Tim: The drums were done in no time. Our drummer, BG, came in and killed it. Seven songs in one day. I wasn’t used to working with such an efficient drummer. Despite that, the EP did take longer to record than I expected. Mike and I both did the tracking, and neither of us had any experience recording acoustic violins. (On the demo, Nick used an electric violin.) So we had that hurdle to get over. Then of course Miles and Nick have pretty tricky parts in some places that need to fit well together. I felt like Stanley Kubrick at times asking for more re-takes of some passages. But in the end, I think we got what we needed.
The Isenmor sound has a very traditional influence with the inclusion of dual violins played by Nick and Miles….how did this configuration materialize? Is it one of those situations where “If one is good, two is better?”
Tim: Originally I had expected to just get one violinist. When two violinists responded to my ad, Mike and I decided to go ahead and give them both a shot, especially when it turned out they are both extremely skilled musicians. Nick suggested we cover “In My Sword I Trust” by Ensiferum, which just so happens to have a twin-lead guitar part throughout, so it was easy to transfer those to violins. The first time we played that song together, we all knew immediately this setup could work.
How does the songwriting take place is the Isenmor camp? Does everyone bring ideas to the table to work on or does someone like Tim (Vox/Guitar) or Michael (Bass/Vox) bring the basic structure or idea and then it is worked on?
Nick: For the most part it is me, Mike, and Tim putting ideas in, and working with or off each other’s ideas until we get a finished song. Tim and Mike are the more experienced songwriters, so they definitely have been doing a lot more with turning the ideas into complete songs.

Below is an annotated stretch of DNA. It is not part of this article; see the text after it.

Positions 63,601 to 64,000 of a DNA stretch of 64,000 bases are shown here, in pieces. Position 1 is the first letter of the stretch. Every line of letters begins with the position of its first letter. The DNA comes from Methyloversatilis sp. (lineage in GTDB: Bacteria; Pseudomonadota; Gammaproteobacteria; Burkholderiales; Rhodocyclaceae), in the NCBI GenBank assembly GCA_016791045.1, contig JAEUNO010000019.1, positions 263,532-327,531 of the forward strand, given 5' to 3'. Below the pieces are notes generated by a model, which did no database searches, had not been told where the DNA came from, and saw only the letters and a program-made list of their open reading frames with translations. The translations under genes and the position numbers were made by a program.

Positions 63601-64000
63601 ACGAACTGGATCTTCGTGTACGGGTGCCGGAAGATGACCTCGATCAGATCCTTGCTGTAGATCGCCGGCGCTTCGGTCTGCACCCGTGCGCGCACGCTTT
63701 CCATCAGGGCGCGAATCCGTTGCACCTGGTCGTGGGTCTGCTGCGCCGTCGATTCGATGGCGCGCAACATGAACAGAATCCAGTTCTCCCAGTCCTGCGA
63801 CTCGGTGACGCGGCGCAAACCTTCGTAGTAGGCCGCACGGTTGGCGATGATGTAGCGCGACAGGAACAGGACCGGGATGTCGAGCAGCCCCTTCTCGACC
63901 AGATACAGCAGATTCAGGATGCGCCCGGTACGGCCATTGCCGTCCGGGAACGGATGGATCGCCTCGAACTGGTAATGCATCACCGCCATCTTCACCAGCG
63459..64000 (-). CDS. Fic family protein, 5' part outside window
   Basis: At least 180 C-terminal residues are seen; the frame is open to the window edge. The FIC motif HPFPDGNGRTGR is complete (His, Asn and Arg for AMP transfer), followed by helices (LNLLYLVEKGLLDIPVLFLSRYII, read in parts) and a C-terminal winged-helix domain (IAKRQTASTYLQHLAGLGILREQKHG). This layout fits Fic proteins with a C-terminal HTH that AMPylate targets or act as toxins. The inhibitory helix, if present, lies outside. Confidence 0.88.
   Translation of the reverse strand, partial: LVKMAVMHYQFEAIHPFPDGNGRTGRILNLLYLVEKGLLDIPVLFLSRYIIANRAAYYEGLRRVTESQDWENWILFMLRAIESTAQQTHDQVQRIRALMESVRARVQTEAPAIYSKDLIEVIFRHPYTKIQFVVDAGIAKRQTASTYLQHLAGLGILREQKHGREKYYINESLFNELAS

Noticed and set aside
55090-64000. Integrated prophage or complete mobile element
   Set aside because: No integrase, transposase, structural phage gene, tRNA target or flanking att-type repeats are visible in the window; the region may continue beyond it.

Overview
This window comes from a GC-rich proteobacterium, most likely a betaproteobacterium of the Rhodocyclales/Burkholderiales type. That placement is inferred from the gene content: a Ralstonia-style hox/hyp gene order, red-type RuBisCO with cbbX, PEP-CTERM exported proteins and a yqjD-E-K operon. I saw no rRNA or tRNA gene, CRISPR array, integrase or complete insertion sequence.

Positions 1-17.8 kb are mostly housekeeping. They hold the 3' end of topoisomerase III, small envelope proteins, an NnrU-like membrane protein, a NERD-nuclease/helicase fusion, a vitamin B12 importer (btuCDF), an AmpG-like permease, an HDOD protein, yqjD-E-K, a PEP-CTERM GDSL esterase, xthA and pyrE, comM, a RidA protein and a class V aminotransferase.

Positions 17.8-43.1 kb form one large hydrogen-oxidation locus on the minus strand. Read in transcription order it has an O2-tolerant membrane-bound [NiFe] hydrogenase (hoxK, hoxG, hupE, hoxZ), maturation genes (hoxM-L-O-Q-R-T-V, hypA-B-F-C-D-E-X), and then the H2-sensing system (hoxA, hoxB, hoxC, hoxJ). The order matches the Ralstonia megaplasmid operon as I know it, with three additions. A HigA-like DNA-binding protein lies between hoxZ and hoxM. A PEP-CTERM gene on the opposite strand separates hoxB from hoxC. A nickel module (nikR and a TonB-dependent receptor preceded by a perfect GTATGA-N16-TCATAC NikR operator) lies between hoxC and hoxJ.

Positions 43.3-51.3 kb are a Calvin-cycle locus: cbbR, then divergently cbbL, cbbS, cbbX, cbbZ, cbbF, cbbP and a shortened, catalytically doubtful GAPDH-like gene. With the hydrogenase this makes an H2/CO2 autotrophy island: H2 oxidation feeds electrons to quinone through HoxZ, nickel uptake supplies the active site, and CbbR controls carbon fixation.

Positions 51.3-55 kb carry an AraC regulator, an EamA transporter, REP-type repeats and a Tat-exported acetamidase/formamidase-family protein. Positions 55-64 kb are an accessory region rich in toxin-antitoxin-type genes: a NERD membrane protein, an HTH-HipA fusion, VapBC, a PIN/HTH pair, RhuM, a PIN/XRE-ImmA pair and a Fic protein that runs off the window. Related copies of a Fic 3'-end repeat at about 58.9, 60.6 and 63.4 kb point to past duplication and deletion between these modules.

Mike: After we hash out the complete song, we’ll typically demo the song and play it in practice a few times. We may add or subtract a few parts, and other band members will contribute here as well. I like to think that Tim, Nick, and I have a lot of complementary songwriting tendencies, so when the three of us contribute, the result is a pretty varied, dynamic song.
As a 6 piece (Isenmor is rounded out by Jon on keys and BG on drums) how do prioritize the instrumentation placement in the songs? Are there places in the tracks where you have to re-evaluate as it may be too busy or not enough?
Nick: This is certainly an issue when writing. We like to make the most of having many members, including multiple vocalists, but we know that sometimes simpler is better. Finding the balance of when to include certain elements or not is a challenge, but I think we are getting better at it.
Also by having 6 members it must create situations where things like practicing and shows are hard to get everyone together. How do you communicate and make things work? How do your personal lives affect Isenmor either positively or negatively?
Nick: We certainly do have problems with this, though for the most part members are pretty good with making time for shows and practice. As far as personal lives interfering, the only major factor since we started was Tim having to go and secure his legacy.